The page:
Daniel R. Patterson said...

The biggest environmental threat on the border is DHS and Bush/Cheney's new 'Berlin Wall'.

Anonymous said...

Berlin Wall? Hyperbole won't win you any converts, and I do adamently disagree with you.

The environment has been trashed, the wildlife disturbed by those crossing the border illegally. You're not being honest if you know the area and still dispute that.

I have sympathy for people coming here, but the solution lies in improving their opportunities in their own countries.

I've never seen a vehicle barrier that wildlife can't cross, and it distresses me to know that people who claim to be pro-environment turn a blind eye to the situation.

Your response was that of a political lackey, not that of one who truly loves and cares about the Sonoran Desert.

It tears me apart to see what's happening, and like it or not, I feel our primary responsibility is to the land and wildlife.

We've only got one Earth. Those of us who CAN help preserve our small corner of it need to speak out and protest the continual and massive abuse it is now suffering from the unrestricted trampling by those who blatantly show they have little respect for it.

You blame the Border Patrol. I primarily blame the Mexican government, both political parties, and unscrupulous businesses for encouraging people to come here and create a cheap labor pool. Those actually crossing bear responsibility, too. There is no reason to leave tons of trash, rotting food and excrement, or to foul the water. These are not people who respect the environment.

May the desert and the wildlife forgive you and here's hoping you think this through carefully and change your position.

Daniel R. Patterson said...

I strongly support wildlife-friendly vehicle barriers, and always have.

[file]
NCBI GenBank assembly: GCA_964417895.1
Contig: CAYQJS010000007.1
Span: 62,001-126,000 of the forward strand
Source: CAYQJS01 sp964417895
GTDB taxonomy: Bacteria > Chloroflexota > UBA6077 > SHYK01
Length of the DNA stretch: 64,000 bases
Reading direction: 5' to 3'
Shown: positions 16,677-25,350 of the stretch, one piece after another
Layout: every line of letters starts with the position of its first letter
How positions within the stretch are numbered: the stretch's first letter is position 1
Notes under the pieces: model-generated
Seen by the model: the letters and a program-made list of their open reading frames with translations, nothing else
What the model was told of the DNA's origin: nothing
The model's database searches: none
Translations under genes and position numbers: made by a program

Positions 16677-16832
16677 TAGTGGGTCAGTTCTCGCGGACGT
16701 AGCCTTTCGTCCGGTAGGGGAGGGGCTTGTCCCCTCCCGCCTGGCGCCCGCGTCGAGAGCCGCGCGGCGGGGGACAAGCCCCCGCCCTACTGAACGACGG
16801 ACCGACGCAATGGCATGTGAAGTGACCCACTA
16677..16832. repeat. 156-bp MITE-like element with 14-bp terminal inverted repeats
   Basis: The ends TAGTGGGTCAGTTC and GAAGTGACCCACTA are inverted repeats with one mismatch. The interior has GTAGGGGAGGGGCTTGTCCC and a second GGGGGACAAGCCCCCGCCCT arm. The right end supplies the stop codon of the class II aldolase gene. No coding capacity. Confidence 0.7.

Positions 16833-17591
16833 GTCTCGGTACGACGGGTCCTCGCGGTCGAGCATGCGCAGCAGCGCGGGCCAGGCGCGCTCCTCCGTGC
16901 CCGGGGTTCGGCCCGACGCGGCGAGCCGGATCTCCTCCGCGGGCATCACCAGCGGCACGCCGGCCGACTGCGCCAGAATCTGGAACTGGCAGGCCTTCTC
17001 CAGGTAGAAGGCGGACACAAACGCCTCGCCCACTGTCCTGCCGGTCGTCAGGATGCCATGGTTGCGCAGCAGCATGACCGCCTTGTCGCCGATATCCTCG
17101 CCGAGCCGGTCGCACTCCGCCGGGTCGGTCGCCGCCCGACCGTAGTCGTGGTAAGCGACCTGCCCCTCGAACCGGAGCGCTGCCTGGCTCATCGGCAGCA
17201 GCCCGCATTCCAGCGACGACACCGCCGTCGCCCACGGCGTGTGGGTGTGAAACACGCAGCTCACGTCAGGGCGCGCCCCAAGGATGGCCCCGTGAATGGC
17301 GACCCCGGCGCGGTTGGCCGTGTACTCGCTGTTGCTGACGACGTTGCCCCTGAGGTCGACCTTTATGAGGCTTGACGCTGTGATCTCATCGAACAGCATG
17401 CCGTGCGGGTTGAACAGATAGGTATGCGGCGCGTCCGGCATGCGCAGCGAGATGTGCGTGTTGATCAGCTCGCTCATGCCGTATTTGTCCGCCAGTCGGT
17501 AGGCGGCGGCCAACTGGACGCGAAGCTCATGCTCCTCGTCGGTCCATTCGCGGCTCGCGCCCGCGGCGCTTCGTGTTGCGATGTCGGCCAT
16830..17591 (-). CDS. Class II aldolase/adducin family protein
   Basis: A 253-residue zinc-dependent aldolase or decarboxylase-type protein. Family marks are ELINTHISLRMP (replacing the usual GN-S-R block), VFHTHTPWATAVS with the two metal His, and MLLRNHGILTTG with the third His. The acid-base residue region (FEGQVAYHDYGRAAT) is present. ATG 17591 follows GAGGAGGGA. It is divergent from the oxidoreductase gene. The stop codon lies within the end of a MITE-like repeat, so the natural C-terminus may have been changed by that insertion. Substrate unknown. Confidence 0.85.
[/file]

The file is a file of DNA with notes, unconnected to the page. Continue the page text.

They work.

Walls won't work, and are bad for wildlife.

NAFTA and failed US immigration policy are huge problem causes we can address here in America, but congress and the administration have failed.

Immigrant traffic certainly impacts the land. So does DHS.

As long as people are willing to risk their lives and die crossing the border for US jobs, we will not stop them with more militarization.

Anonymous said...

I agree that NAFTA has only benefited a few and has injured the average person, and as a consequence, the desert suffers.

An open border only encourages more and more abuse of the land. That abuse does not give me a warm, fuzzy, feeling for those coming here through the back door.

BTW, proper fencing does work, and would funnel people to the vehicle barriers, which imo, should be put in the least environmentally sensitive areas. I have been around both domestic and wild animals long enough to know they ALWAYS figure out where the hole in the fence is - sometimes much to my chagrin.

This would also lessen the impact of DHS vehicles.
Win-win, imo.

No, I don't think our immigration policy has actually failed, just the enforcement of it, and both major political parties are guilty as charged.

What HAS failed are the economic and domestic policies of countries south of us. People living there need to demand change. They can make it happen and that is what ultimately will save our desert. In the mean time, it must be protected, and that is a fight I will continue.

I wish people would show more concern for the envronment and less for political correctness.